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Grafton sees demand rise but shutters UK stores

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Gavin Slark, Grafton CEO

Gavin Slark, Grafton CEO

Gavin Slark, Grafton CEO

Woodie's owner Grafton Group has reported "some evidence" of stronger demand in a number of its shops in Ireland, as people spend increasing amounts of time at home due to the coronavirus.

The company, whose brands include Chadwicks merchanting, is keeping all of its Irish shops open for the foreseeable future.

It has stepped up the hygiene levels in the shops and limited the number of customers that can enter at any time.

However, in the UK, the firm has closed its shops and manufacturing plants for the next three weeks.

Subject to clarity from the British government, a small number of branches will remain open to supply materials for essential repair and maintenance work to local authorities.

The Covid-19 outbreak will lead to a "material" decline in revenue and profitability over the coming months, the company said in a trading update yesterday.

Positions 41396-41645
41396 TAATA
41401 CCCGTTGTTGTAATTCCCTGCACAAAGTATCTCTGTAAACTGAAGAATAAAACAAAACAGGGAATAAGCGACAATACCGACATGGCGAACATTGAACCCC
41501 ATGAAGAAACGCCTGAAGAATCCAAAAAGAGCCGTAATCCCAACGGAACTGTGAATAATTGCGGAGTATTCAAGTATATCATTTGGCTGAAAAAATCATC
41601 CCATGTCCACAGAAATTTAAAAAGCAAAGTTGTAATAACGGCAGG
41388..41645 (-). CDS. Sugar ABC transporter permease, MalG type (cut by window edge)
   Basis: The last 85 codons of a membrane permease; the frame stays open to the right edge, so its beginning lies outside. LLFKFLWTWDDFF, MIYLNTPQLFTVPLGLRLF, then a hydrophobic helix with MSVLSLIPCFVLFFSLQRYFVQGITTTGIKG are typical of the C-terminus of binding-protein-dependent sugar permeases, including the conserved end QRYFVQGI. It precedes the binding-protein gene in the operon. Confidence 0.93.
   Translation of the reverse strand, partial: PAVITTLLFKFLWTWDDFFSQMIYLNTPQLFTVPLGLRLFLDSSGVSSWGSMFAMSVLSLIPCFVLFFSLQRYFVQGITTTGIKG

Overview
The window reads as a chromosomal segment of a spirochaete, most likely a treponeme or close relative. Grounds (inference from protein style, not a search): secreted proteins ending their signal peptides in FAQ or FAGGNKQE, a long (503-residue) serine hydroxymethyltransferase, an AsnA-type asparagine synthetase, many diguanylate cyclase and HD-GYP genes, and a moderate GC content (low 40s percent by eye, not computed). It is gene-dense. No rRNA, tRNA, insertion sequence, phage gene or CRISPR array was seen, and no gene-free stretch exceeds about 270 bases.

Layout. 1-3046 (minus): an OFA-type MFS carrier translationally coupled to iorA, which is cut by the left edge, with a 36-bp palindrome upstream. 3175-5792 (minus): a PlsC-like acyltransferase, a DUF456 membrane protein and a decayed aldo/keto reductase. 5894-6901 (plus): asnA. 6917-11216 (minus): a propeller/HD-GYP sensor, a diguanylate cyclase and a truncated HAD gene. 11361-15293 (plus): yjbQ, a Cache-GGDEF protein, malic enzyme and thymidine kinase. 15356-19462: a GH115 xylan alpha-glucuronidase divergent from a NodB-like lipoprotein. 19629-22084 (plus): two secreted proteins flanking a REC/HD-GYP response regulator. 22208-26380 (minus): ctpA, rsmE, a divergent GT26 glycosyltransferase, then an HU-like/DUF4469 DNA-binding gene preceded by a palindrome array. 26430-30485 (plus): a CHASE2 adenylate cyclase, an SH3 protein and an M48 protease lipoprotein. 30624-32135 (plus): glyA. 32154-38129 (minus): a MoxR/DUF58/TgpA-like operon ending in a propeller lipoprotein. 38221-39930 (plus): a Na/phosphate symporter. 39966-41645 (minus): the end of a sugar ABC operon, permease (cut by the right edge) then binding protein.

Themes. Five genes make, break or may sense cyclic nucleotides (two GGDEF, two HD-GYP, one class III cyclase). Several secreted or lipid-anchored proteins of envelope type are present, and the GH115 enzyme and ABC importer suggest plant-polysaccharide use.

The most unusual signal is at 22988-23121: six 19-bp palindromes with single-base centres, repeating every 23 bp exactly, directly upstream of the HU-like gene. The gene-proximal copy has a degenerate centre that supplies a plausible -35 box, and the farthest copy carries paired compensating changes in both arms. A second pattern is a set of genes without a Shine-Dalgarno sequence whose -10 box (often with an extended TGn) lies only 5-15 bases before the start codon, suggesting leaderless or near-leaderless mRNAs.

It added that it was in a "very strong" financial position, with unrestricted cash of £303m (€330m) and undrawn committed revolving bank facilities of £275m.

No refinancing of debt is due until March 2023.

Gavin Slark, CEO of Grafton, said: "Grafton is in a strong financial position with excellent liquidity and I am confident that the group will emerge from this period of uncertainty in a position of strength."

Elsewhere, service station giant Applegreen said it expected a "material reduction" in profitability this year, as footfall and sales decline in its shops due to the virus.

On the back of this, it is deferring executive director bonuses, implementing a recruitment freeze and suspending its final dividend for 2019.

In addition, the company is opening negotiations with landlords on rental holidays in order to protect profitability and conserve cash, it said in a trading update.

The company is also deferring its development capital expenditure and availing of the newly introduced Government relief measures for businesses.

As well as Ireland, Applegreen has a presence in the UK and United States.

Currently, all of its stores remain open and its supply chain has remained fully operational.

The scale of the impact will be dependent on how the situation develops and over what time frame, as well as the impact of measures that are taken by the governments in the markets in which it operates.

Jason Molins, analyst at Goodbody Stockbrokers, said the update was "unsurprising" given the significant level of disruption currently being experienced.

Applegreen is due to release its 2019 results this Friday.

Irish Independent